This month’s index reflects the analysis of data from a survey of 1,032 U.S. adults taken October 29-November 1, 2010.
“The RBC Consumer Outlook Index saw a modest improvement this month but remains stuck in the same range that it has been in since the middle of last year,” said Harris. “Confidence is effectively shackled by continued uncertainty around a weak economic recovery that has produced the second-fewest number of jobs at this point in a post-war recovery. The real indicator of where consumer confidence is headed will come in the next few weeks, as Americans digest the results of the midterm elections.”
Additional highlights from the November 2010 RBC Consumer Outlook Index:
Consumers are in holding pattern when it comes to investing. Consumers unsure about whether the next 30 days would be a good time to invest in real estate property increased to 29 per cent, up from 24 per cent last month. Again this month, 42 per cent of Americans report no change in their comfort level in making general household purchases and 48 per cent say that they are unsure if it is a good time to invest in the stock market – including 40 per cent of those who already own stocks.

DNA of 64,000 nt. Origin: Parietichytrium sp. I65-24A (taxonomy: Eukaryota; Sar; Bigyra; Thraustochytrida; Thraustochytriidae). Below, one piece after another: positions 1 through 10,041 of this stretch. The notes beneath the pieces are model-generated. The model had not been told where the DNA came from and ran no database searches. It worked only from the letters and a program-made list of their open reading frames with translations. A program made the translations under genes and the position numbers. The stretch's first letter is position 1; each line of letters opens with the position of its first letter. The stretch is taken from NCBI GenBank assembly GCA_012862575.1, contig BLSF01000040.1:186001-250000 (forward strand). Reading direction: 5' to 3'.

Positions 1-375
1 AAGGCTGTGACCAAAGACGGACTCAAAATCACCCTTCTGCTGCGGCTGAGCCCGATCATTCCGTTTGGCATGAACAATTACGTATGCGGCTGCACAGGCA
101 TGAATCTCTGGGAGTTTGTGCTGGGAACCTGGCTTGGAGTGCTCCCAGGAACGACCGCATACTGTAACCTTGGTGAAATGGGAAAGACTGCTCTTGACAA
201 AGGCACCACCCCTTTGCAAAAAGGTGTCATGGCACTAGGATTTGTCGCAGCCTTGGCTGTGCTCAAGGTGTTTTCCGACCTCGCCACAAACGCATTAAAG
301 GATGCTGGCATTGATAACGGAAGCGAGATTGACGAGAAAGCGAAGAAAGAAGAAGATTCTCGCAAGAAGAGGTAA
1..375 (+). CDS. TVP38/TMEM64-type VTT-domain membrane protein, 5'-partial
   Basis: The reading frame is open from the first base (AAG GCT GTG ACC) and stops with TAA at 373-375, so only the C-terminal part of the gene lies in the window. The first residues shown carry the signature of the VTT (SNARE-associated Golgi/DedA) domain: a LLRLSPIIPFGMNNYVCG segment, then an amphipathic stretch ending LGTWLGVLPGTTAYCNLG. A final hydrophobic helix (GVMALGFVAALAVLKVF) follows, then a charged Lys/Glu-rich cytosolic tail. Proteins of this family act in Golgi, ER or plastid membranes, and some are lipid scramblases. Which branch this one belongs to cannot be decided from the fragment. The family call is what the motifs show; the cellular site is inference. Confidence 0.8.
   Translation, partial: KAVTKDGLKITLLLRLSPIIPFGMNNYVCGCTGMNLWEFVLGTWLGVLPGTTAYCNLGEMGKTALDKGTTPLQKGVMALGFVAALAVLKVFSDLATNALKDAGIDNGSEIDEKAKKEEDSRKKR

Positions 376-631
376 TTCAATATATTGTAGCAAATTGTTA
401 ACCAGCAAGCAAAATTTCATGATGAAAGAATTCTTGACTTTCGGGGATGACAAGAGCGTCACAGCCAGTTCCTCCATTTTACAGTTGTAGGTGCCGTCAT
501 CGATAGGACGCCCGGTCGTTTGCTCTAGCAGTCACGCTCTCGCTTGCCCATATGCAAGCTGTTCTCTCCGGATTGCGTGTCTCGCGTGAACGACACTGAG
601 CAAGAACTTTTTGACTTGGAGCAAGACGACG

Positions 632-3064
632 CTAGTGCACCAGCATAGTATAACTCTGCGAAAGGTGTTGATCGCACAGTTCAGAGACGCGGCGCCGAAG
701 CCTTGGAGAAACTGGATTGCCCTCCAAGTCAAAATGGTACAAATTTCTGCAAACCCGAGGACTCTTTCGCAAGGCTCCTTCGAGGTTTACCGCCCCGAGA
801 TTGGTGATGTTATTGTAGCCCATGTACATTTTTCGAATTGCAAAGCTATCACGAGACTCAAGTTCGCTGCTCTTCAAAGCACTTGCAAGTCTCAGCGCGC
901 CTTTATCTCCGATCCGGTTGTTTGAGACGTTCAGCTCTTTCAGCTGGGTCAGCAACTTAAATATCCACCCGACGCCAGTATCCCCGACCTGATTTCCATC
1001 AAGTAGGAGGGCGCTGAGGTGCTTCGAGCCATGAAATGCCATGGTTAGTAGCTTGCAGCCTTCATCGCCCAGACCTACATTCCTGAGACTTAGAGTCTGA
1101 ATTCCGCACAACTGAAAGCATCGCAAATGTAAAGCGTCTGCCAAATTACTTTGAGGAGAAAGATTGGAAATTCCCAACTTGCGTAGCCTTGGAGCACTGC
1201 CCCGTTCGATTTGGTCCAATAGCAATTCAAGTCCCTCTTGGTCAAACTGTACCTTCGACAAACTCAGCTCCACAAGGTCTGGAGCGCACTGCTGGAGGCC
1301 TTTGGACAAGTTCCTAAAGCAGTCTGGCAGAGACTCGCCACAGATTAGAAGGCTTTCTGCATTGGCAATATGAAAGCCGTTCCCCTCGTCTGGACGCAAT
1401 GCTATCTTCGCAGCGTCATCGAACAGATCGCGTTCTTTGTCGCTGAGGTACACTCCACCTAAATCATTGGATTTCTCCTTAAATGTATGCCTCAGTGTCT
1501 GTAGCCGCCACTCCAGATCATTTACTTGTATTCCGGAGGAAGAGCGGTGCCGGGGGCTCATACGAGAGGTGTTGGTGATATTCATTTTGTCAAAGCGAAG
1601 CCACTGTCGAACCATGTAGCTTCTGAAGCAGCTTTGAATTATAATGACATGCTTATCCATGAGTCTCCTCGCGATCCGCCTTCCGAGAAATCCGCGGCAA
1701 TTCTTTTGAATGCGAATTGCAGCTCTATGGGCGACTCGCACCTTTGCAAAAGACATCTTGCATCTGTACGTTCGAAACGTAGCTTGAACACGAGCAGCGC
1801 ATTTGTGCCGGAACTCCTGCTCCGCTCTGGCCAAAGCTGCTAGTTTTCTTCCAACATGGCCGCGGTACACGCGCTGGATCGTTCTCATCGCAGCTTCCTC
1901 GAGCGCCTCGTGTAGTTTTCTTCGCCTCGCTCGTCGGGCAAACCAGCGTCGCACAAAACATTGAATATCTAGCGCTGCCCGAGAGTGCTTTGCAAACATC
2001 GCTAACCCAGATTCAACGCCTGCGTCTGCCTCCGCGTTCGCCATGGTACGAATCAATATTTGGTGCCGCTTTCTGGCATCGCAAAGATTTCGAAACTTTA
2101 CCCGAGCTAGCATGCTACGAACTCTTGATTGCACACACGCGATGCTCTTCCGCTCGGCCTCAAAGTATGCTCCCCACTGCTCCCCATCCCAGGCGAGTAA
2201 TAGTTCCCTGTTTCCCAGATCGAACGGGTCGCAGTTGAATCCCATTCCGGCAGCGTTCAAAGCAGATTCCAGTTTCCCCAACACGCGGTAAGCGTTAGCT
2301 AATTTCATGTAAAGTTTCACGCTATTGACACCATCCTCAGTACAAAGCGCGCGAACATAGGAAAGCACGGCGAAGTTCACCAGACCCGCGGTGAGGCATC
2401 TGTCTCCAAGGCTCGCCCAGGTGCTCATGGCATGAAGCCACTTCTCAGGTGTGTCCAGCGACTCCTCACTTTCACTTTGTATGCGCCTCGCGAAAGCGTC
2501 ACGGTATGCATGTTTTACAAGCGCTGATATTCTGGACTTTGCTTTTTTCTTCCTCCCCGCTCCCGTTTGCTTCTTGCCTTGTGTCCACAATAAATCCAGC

Confidence in job security increasing. The RBC Jobs Index climbed to 49.4 this month, up from the October level of 47.5. The nearly two-point increase is the strongest month-over-month improvement in the Jobs Index since February. The positive movement in the Index is driven by the significant increase in the number of Americans who think it is unlikely that anyone in their inner circle will lose their job in the next six months, which jumped five points in November to 43 per cent, a high mark for the year. In addition, the portion of consumers who say they do not know anyone who has lost their job in the past six months increased to 54 per cent, up from 52 per cent in October.
Consumers split on the direction of housing prices in their neighborhood. During the next 12 months, 29 per cent of Americans believe the prices of homes in their neighborhood will increase, while 28 per cent expect home prices to fall. Not surprisingly, the share of Americans who say they are in the market for a new home is only nine per cent, unchanged from last month.